'Thank you' is an endangered species

Call me an old codger, but my folks drilled into our heads that we say "please" to ask for something and "thank you" when we received it.

Our family ran a small garbage business in Walkerville, Mont. I once asked my father, "Who says, 'Please, may I pick up your garbage?' and 'Thank you for paying the dollar a month to pick up your trash.' "

He said, "You do - and you'd better not forget it!"

My folks also insisted that we treat elders with courtesy and respect, even though Aunt Louise would insist on giving us a big smooch every time she visited. For a 10-year old, getting a smacker on the cheek from an 80-year old lady was not cool, but it was part of the family custom and my parents insisted we respect her and her way.

When I grew up, people expected common courtesy and respect, period - no excuses. I wonder if that is true today.

Recently, I stood in line at a national chain store behind an older man dressed in scruffy work clothes, unshaven, slow moving and hard of hearing. He just needed 26 yard bricks and finally had to go find a clerk to check out.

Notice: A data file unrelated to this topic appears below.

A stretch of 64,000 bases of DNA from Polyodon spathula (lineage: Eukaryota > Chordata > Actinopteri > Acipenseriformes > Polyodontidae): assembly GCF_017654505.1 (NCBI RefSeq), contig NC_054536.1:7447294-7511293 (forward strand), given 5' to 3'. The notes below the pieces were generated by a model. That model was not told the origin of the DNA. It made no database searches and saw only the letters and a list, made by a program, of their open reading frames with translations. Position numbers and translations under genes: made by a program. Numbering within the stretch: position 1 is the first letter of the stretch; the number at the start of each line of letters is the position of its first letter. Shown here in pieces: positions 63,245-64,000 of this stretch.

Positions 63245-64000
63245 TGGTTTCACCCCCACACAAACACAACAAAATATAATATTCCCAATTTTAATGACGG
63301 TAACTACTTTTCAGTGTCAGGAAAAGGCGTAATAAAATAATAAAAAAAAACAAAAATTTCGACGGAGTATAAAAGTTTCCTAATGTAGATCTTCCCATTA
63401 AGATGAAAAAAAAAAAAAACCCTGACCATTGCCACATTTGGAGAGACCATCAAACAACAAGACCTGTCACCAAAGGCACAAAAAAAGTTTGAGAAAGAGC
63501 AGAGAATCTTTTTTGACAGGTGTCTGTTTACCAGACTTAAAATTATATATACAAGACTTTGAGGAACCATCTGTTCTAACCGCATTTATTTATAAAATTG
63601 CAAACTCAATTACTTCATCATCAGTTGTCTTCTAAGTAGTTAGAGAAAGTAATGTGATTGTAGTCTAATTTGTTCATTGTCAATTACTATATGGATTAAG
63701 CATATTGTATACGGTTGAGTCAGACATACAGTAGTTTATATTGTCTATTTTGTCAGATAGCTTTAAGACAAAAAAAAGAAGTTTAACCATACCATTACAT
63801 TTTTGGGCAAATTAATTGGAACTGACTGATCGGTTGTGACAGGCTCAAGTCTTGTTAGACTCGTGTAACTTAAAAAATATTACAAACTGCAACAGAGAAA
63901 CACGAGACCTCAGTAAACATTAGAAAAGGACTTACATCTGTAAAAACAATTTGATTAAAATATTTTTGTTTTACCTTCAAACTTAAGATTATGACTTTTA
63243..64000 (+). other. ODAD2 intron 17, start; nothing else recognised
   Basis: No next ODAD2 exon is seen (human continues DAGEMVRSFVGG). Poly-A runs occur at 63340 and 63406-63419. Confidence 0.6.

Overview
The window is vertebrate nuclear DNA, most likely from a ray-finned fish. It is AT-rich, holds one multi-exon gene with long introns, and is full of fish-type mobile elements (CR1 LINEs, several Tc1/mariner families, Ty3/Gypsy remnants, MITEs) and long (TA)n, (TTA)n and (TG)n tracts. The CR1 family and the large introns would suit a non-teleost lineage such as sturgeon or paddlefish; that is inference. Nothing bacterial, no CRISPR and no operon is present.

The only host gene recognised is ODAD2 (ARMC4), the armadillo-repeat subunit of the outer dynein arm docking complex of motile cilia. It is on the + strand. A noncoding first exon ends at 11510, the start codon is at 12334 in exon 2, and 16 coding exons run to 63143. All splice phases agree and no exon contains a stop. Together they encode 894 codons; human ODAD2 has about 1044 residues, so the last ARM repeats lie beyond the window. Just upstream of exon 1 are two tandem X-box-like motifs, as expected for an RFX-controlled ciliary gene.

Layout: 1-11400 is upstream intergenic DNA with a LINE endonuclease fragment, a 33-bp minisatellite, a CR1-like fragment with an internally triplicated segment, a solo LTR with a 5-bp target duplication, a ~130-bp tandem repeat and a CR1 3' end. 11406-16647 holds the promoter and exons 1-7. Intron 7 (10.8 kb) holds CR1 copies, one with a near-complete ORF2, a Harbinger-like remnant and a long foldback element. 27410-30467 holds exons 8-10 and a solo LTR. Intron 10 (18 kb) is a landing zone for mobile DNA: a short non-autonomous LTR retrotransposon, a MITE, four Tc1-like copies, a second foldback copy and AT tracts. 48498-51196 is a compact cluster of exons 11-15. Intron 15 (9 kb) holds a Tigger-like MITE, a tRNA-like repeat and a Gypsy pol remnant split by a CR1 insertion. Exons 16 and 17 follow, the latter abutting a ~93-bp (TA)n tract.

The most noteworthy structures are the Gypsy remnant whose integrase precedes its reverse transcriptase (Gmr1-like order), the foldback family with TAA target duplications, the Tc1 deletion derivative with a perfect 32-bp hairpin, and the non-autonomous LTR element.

Check him out she did.

She was obviously irritated because he had managed to find her in the first place.

During the check-out process, she treated him like dirt. The poor fellow couldn't hear very well, and she repeated answers with a tone so cutting and sharp I'm surprised the poor guy didn't bleed to death before he left the store.

When he asked where to pick up the bricks, she ignored him and started processing my order. The guy wandered out to the parking lot, and I lost track of him.

No one deserves that treatment.

I had my jeans and work shirt on as well, so I wasn't exactly dressed to go to the Academy Awards banquet. The clerk treated me somewhat better because I hadn't found her hiding place and I was more responsive than the other guy - I can still hear.

I really needed the item I was buying, and it was nearly time for the store to close; otherwise, I would have walked out and taken my business elsewhere. Needless to say, in the future, I will.

Neither one of us got a "please" or "thank you" - just a receipt for payment and a truck-load of rudeness.

Not saying "please" and "thank you" reflects on the employer as well. It is a common courtesy that seems to be an endangered species these days.

And not treating elders with respect, regardless of how they are dressed, is just plain disrespectful and inhumane.

Good manners and politeness are values that are squarely the responsibility of parents.

If employers don't insist upon them, they shouldn't be in business.

It is about time for parents and supervisors to brush up on those common courtesies and reprogram their children and employees accordingly.

Don C. Brunell is president of the Association of Washington Business.

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